The Retirees go Abroad – the Swannery, Abbotsbury, Loughwood Meeting House, Lyme Regis and West Bay.

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We awoke later this morning – it must have been the walk to Hurst Castle. The sky looked grey again and passers-by were wearing their jackets and scarves. Not a good looking day. But during breakfast the Swiss bloke at the table beside us points to the window of the breakfast room and says “look the sun”. From that point forward the day was beautiful – sunny and clear but the breeze was very fresh. A great day to see the Swannery.

In the 11th century the Swannery was established by Benedictine Monks who built St. Peters monastery at Abbotsbury. They farmed the swans for food until Henry VIII ordered the destruction of the monastery in the 1539. Everything apart from the Swannery, Great Tithe Barn, St Nicholas’s Church and St Catherine’s Chapel was destroyed. It was then purchased by the Strangways family and has remained in their ownership through fifteen generations up to the present day: an estate of some 61 square kilometres (15,000 acres) in Dorset covering Chesil Beach and Abbotsbury is still held by the Ilchester Estate owned by Mrs Charlotte Townshend, the daughter of Viscount Galway, a descendant of the first Countess of Ilchester.

Abbotsbury Swannery is the only managed colony of nesting mute swans in the world. It is situated near the village of Abbotsbury in Dorset, England, 14 kilometres (9 mi) west of Weymouth on a 1-hectare (2-acre) site around the Fleet lagoon protected from the weather of Lyme Bay by Chesil Beach. The colony can number over 600 swans with around 150 pairs.

On our visit the nesting had commenced and in some cases the goslings had hatched. We walked the entire park and the birds were nesting everywhere and allowing us very close in some cases to stand right beside the nest. As there are so many birds in close proximity they have modified their behaviour to allow for nesting. As you would expect there are other water fowl like ducks and moor hens but there are also some feral species like Australian black swans and Canadian geese. A fascinating park well worth the visit.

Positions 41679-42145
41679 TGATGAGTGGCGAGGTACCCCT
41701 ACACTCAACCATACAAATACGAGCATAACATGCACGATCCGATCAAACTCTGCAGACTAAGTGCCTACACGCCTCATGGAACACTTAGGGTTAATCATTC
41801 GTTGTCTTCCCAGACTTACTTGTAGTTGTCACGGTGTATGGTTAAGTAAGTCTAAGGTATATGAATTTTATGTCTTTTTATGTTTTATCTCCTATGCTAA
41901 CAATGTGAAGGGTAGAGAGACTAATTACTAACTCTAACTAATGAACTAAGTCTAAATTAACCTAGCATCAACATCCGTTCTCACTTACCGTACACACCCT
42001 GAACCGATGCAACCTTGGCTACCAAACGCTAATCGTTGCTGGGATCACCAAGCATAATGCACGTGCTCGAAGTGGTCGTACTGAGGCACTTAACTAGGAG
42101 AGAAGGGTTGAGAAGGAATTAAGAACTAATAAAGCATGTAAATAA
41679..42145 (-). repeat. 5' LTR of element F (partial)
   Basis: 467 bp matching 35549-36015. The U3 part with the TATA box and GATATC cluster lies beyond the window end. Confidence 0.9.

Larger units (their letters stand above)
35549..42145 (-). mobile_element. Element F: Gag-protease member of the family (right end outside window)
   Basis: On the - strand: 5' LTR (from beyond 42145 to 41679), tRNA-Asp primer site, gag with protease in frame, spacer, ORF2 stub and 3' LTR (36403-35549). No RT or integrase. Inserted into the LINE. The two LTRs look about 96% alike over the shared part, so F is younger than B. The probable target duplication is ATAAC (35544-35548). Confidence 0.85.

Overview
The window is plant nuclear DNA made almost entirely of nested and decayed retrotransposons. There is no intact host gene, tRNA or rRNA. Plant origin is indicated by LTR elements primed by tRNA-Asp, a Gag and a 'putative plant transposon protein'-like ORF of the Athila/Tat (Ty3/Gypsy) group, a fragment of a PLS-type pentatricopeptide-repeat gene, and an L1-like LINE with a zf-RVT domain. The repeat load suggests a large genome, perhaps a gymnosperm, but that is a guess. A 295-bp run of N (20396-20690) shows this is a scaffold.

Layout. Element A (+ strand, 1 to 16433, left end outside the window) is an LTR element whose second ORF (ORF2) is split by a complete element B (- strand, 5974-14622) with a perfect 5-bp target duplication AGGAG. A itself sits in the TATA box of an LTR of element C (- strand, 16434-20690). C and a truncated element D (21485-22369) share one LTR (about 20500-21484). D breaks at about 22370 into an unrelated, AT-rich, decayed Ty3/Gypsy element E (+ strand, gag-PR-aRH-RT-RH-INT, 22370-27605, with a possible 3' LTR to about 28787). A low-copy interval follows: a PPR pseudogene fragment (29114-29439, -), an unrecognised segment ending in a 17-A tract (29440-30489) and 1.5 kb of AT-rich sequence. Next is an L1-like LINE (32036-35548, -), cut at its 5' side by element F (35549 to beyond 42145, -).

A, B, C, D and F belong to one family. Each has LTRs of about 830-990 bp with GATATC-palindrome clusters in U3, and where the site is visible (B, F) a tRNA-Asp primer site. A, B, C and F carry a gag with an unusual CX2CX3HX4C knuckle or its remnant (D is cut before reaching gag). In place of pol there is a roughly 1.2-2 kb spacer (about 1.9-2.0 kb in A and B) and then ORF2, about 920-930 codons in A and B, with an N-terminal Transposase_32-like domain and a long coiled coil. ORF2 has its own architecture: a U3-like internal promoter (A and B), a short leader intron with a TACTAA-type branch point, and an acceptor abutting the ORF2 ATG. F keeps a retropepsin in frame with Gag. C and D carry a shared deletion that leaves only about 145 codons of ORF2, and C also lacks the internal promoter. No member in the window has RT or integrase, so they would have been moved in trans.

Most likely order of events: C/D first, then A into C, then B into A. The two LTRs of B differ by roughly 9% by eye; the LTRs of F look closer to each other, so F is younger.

From there we moved onto Abbotsbury described to us as a quaint Dorset village and that it is. There are some remnants of the monastery but St Nicholas’s church and the Great Tithe Barn were the most obvious. High on a hill beside the village is St Catherine’s chapel but a considerable distance away and no car access. We had lunch at the tea house and chatted with a young English bike rider just returned from the Chapel. After lunch we moved onto Lougwood Meeting House outside of Exeter.

Loughwood Meeting House is a historic Baptist chapel, 1 mile (1.6 km) south of the village of Dalwood, Devon in England.[1] There was a meeting house on this site in 1653, although the current building may date from the late 17th century or early 18th century. It is one of the earliest surviving Baptist meeting houses. Since 1969 it has been owned by the National Trust. English Heritage have designated it a Grade II listed building.

The meeting house was founded by the Baptists of Kilmington, Devon, a village 1 mile (1.6 km) away to the southeast. Prior to the Act of Toleration 1689, the meeting house was illegal, but its location made it suitable as a refuge. It was built into a hillside, at that time surrounded by woodland and accessible only by narrow paths. Furthermore, it lay within a detached outlier of the county of Dorset, as the parish of Dalwood belonged to Dorset until 1842.

The building is of stone rubble with buttresses and a thatched roof. The interior dates from the mid 18th century to early 19th century, with a raised pulpit, box pews and a baptismal pool. There is also a musicians’ gallery, built over retiring rooms.

After Loughwood we went back toward Weymouth stopping in at Lyme Regis and West Bay where we had fish and chips by the boat harbour. Lyme Regis is a coastal town in West Dorset, England, situated 25 miles (40 km) west of Dorchester. The town lies in Lyme Bay, on the English Channel coast at the Dorset–Devon border. It is nicknamed “The Pearl of Dorset.” The town is noted for the fossils found in the cliffs and beaches, which are part of the Heritage Coast—known commercially as the Jurassic Coast—a World Heritage Site.

West Bay, also known as Bridport Harbour, is a small harbour settlement and resort on the English Channel coast in Dorset, England, sited at the mouth of the River Brit approximately 1.5 miles (2.4 km) south of Bridport. The area is also part of the Jurassic Coast.

 

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